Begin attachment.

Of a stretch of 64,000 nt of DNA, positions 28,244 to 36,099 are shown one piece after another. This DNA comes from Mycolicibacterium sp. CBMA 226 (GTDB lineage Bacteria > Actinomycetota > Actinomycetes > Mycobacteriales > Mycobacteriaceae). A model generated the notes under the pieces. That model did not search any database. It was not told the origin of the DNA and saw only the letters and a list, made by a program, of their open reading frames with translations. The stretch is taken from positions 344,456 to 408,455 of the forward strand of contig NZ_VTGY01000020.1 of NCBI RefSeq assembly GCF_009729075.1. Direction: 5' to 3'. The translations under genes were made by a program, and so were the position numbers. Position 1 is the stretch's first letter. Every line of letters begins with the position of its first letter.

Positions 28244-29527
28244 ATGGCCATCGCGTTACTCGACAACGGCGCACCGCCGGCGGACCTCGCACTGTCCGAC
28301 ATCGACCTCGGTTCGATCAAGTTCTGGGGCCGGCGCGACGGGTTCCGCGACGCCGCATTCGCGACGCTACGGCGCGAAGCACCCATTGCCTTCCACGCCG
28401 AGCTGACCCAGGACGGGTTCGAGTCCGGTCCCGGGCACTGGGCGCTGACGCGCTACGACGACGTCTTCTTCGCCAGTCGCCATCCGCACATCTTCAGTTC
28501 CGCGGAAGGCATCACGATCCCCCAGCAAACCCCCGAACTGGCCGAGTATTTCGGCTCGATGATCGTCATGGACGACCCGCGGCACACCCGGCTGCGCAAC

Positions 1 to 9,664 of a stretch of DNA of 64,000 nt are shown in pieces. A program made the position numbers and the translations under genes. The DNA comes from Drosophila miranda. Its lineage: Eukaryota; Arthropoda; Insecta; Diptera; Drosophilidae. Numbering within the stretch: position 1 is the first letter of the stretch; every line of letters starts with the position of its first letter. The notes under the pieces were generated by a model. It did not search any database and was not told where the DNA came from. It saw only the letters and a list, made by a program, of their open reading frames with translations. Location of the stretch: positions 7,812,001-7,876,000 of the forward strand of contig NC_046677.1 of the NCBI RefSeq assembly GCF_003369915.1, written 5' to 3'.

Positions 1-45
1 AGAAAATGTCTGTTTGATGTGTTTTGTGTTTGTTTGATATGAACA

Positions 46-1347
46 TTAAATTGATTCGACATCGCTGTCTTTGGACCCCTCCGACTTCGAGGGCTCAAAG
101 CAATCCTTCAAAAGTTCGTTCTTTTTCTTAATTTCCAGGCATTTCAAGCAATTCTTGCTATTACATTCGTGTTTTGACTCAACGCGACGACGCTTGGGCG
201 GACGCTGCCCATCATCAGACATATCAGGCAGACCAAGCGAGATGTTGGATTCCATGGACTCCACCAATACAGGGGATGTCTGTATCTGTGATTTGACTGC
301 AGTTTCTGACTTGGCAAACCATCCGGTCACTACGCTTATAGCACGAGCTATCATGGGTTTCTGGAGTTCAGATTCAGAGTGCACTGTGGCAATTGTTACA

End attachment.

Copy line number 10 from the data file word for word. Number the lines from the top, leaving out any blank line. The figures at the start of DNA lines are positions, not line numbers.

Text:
Positions 46-1347